With 24 percent of all drivers in Quezon City already going through drug tests, Vice Mayor Joy Belmonte on Monday vowed to help rid the city of the use of illegal drugs.
“We passed an ordinance mandating all tricycle and pedicab drivers and operators to undergo drug testing and, so far, since we just passed this in 2017, 23.54 percent have already undergone the mandatory testing,” she said.
Out of those tested, Belmonte said four percent had tested positive for drugs and were subject to driving prohibitions, franchise suspension, and rehabilitation and treatment.
“We’ve heard unjust hearsay before that majority of tricycle and pedicab drivers use illegal drugs, but with our present results, that is far from the truth,” she said.
Ordinance No. SP-2575 of 2017 or the “Drugged Driving Ordinance in Quezon City” mandates members of a tricycle operator driver association and pedicab operator driver association to undertake random drug test at the expense of the city government.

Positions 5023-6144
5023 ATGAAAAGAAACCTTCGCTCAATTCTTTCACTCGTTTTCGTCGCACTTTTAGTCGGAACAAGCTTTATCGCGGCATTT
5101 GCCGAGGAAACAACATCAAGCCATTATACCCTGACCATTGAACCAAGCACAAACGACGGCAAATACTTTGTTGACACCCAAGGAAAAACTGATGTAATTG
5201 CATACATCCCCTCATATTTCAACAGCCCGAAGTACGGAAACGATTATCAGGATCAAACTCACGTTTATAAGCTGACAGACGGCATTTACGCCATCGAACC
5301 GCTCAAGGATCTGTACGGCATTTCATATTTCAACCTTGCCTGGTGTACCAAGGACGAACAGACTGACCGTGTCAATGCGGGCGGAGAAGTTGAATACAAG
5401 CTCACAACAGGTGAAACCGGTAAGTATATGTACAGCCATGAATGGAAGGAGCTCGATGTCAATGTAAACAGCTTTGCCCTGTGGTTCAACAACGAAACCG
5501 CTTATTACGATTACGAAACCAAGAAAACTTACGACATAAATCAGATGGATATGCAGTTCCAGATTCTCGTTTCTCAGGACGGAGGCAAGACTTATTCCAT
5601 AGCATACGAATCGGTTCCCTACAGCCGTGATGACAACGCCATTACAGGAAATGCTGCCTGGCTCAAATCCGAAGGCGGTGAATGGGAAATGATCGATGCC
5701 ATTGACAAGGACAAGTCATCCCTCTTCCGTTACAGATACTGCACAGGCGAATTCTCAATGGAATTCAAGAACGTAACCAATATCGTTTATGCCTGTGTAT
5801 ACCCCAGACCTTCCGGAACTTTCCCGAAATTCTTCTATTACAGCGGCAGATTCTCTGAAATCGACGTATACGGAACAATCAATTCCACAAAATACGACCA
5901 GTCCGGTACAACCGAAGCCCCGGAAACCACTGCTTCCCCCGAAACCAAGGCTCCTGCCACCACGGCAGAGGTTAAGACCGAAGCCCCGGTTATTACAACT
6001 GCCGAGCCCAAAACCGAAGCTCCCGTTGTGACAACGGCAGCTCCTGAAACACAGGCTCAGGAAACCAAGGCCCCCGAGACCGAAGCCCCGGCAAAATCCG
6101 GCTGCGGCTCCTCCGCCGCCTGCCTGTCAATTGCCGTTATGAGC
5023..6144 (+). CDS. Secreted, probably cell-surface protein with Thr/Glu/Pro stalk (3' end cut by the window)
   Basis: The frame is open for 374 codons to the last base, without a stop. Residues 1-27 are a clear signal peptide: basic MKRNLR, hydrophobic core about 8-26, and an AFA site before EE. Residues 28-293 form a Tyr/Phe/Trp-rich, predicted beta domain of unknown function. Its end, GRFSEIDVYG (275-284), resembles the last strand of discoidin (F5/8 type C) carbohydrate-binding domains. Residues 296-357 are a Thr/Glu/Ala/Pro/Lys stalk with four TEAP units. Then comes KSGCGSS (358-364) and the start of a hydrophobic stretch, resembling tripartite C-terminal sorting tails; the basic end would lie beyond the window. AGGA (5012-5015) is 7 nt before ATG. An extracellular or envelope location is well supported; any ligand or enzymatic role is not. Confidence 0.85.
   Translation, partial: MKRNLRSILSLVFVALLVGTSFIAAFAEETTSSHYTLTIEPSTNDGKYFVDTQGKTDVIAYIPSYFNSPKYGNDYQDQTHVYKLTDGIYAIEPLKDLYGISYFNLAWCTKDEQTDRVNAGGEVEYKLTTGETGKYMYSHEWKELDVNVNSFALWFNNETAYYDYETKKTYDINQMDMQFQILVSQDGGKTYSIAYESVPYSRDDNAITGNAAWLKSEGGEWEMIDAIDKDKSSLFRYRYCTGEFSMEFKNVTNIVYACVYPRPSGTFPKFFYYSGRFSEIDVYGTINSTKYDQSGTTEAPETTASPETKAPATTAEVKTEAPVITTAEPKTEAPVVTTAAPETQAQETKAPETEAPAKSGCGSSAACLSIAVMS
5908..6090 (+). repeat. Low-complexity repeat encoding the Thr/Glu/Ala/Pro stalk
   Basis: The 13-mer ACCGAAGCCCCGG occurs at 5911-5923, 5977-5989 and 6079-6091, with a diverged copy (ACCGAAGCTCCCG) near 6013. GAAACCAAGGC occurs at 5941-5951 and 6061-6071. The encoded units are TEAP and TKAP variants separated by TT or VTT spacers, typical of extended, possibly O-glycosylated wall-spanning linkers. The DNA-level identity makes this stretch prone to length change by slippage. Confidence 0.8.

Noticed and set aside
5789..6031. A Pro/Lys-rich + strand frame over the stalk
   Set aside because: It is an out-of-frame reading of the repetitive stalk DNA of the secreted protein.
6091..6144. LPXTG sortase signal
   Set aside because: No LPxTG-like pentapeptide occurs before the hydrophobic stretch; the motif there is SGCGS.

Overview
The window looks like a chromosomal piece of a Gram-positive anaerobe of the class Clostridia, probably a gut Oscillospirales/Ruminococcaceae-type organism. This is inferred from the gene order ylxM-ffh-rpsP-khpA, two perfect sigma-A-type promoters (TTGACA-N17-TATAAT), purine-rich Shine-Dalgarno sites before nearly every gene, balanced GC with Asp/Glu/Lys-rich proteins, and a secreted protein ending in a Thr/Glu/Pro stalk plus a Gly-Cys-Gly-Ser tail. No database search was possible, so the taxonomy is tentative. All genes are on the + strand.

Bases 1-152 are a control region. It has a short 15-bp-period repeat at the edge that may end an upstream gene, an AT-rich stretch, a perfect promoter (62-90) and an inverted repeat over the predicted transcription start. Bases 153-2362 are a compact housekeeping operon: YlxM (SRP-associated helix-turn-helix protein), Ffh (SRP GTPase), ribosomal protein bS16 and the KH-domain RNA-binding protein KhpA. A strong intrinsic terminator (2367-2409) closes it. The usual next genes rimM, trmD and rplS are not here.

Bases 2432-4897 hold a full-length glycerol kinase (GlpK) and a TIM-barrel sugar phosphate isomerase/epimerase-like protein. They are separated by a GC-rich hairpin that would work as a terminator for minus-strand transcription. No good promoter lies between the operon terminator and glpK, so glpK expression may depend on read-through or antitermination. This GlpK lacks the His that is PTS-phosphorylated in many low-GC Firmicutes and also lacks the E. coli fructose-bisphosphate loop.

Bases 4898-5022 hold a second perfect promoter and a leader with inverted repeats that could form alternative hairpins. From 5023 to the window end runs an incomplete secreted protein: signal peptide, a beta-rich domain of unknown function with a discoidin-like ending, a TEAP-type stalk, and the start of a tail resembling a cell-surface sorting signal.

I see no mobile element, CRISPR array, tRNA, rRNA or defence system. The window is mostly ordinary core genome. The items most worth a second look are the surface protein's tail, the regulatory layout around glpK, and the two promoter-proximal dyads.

As chairperson of the Quezon City Anti-Drug Abuse Advisory Council, the vice mayor said the ordinance is “aligned with QCADAAC and the city’s integrated efforts to suppress drug addiction and drug pushing” to protect the welfare of residents in the city.
Meanwhile, Mayor Herbert Bautista recently spearheaded the Regional Peace and Order Council-National Capital Region’s two-day peace summit in Taguig City.
“Let this peace and order international summit help us be many steps ahead in wisdom, ability, and strategy of those who seek to destroy our common objective of promoting orderly peaceful communities,” Bautista told the participants.
They came from the Department of the Interior and Local Government, National Capital Region Police Office, and local chief executives representing 56 council members both the public and private sectors.